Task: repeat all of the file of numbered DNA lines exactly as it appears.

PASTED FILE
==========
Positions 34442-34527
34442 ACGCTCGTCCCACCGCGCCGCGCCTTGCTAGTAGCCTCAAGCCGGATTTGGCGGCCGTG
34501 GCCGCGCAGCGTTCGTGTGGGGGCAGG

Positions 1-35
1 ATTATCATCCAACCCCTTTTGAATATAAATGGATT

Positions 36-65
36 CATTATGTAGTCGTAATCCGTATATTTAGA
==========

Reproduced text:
Positions 34442-34527
34442 ACGCTCGTCCCACCGCGCCGCGCCTTGCTAGTAGCCTCAAGCCGGATTTGGCGGCCGTG
34501 GCCGCGCAGCGTTCGTGTGGGGGCAGG

Positions 1-35
1 ATTATCATCCAACCCCTTTTGAATATAAATGGATT

Positions 36-65
36 CATTATGTAGTCGTAATCCGTATATTTAGA